Fight for 15

Low-wage workers rallied with community organizations and elected officials ahead of the Foxconn groundbreaking ceremony. 

Milwaukee workers and community organizations rallied with elected officials outside of the new Milwaukee Bucks Arena ahead of the ceremonial groundbreaking of Foxconn in Mt. Pleasant on June 28.

The rally put an emphasis on praising the Bucks Arena district for providing opportunities like family-supporting jobs, unions and hiring residents from the neighborhood. These opportunities come as an agreement between the Bucks, Alliance for Good Jobs and Milwaukee Area Service and Hospitality Workers Organization (MASH). Carrying red signs that read “Wisconsin Needs Unions” and “Fight for $15,” workers called upon Foxconn to follow the Bucks’ example in an effort to prevent Wisconsin families from falling behind.

A lineup of speakers took to the podium to fire up the workers and express their skepticism of and hope for Wisconsin’s future with Foxconn. Among them was Peter Rickman, executive director for MASH.

“The Walker-Trump rigged economy doesn’t work for working people, so we’re here today to not only protest that, but to say, ‘there is an alternative,’” says Rickman. “The Bucks Arena is a shining example of what we can do differently to take ‘low-wage Walker’s’ Wisconsin and make it into a bastion of the middle class for the people in our state here.”

Rickman criticized Walker’s attacks on Wisconsin unions and low-income families, particularly his negligence towards wage floors.

“These are deliberate policy choices that have been made,” Rickman says. “But the truth is, these are not the way things have to be.”

Solo Littlejohn, a fast-food worker at a Wendy’s in Kenosha and a supporter of the Fight for 15 movement, spoke about his struggle making ends meet on minimum wage, and how more Bucks arena-style agreements would benefit low-income families and people of color.

“There are Bucks arena workers who do the same things that I do: They prep food, they serve customers, but get paid decently and are respected with union rights like everyone deserves,” Littlejohn says. “This is not the case in places like Mt. Pleasant where they are building the Foxconn facility.

“If Foxconn can take $4 billion of taxpayers of Wisconsin to operate in our state, then they can sit down with us as workers, as equal in the union and negotiate some decent standards.”

Democratic Rep. David Crowley showed support for Fight for 15 and MASH, as well as a regional transportation authority.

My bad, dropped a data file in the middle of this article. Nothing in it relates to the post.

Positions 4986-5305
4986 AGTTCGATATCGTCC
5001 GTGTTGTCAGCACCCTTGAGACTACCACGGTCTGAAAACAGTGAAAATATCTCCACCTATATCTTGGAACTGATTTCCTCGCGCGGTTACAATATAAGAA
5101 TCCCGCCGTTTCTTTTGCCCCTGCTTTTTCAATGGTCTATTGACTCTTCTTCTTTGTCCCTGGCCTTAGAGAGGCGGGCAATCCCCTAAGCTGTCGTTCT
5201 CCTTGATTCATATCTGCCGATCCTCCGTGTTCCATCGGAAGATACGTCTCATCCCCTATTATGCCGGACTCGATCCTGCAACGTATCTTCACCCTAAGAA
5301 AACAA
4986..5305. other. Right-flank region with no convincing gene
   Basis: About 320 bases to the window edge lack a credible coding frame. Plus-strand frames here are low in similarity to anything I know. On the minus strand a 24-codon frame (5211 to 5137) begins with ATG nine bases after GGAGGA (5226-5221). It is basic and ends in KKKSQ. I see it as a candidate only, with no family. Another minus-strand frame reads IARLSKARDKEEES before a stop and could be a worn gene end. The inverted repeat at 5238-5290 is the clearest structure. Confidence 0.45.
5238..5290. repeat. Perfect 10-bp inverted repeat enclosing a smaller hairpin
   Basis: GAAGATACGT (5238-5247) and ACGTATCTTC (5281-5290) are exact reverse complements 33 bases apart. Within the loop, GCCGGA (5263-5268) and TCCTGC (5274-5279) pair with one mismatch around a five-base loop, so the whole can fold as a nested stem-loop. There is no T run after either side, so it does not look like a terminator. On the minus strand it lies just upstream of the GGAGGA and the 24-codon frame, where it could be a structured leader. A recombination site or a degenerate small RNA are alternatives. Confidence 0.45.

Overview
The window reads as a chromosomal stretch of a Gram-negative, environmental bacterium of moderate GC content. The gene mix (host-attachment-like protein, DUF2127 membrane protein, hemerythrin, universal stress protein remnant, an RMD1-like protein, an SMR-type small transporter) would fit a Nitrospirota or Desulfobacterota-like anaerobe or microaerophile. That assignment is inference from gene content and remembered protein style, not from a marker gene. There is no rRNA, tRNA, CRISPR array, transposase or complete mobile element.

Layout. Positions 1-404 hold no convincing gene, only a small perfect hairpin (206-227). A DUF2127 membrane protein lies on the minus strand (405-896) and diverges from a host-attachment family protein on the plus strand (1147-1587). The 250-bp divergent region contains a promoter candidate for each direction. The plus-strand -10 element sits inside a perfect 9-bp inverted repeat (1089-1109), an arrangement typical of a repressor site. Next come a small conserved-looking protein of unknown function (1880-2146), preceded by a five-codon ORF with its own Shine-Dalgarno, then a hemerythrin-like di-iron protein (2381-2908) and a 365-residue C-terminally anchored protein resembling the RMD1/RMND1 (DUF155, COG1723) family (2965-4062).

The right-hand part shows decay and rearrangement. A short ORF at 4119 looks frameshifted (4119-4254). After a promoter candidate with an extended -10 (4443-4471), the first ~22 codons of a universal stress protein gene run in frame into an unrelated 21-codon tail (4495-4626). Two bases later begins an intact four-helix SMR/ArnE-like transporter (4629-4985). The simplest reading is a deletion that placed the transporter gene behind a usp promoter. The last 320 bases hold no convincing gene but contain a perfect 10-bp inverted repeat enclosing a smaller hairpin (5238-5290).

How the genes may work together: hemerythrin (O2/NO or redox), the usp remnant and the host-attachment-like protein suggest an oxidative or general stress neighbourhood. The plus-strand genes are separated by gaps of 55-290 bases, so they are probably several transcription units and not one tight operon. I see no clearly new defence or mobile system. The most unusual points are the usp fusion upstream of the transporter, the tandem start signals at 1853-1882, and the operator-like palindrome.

“One thing our Republican colleagues and our governor have failed to address is the issue of how we will actually get to these jobs,” Crowley says. “Since Foxconn has been here in the state of Wisconsin, I have been pushing for regional transportation authority, and that is something that we need here in Milwaukee and all throughout southeastern Wisconsin to make sure that not only people of color, but all low-income families and struggling communities have access to these jobs.”

Kae Jae Johnson, organizer for Black Leaders Organizing for Change, spoke about the unemployment rates for the African American community in Wisconsin, particularly in the 53206 area code.

“Foxconn and Wisconsin elected officials have got to be held accountable,” Johnson says. “The noise around Foxconn is so loud and the silence about how it’s going to affect the black community — the words have not been heard. When you talk about how Foxconn is going to improve Wisconsin, I’m asking how can it improve the black community? When you answer that, then I can hear you.”

Democratic gubernatorial candidate Mahlon Mitchel fired up the workers with a call-and-response before taking the stand.

“Foxconn is a bad deal,” Mitchel says. “But if we have enough money to give four-and-a-half billion dollars to Foxconn, we have enough to invest in the people of this state.”

Mitchel showed support for statewide healthcare and improved education as well.

“Governor Walker is giving away our tax dollars to a foreign company with very low transparency and little accountability,” Mitchel says. “I’ll make damn sure those 13,000 jobs come, that we have that regional transport authority set up.”

Rewarded with an uproar of cheers, Mitchel promised to get the underemployed and unemployed access to the 13,000 jobs promised by Foxconn, assuring that the jobs would stay in Wisconsin.

The rally concluded with a final word from Rickman as workers began boarding a bus that would transport the workers to Mt. Pleasant, where they would rally at the site of the Foxconn groundbreaking ceremony.

“The demand was made of (Foxconn) for a Bucks-style agreement for $15 and a union, ensuring access for people who need jobs the most, at first priority and a hiring hall to facilitate that,” Rickman says. “Not only did Foxconn say ‘no,’ they said ‘hell no.’ We have an example that it can be done. We need good jobs and we need union jobs, and that’s why we’re out here today and heading down to Racine.”

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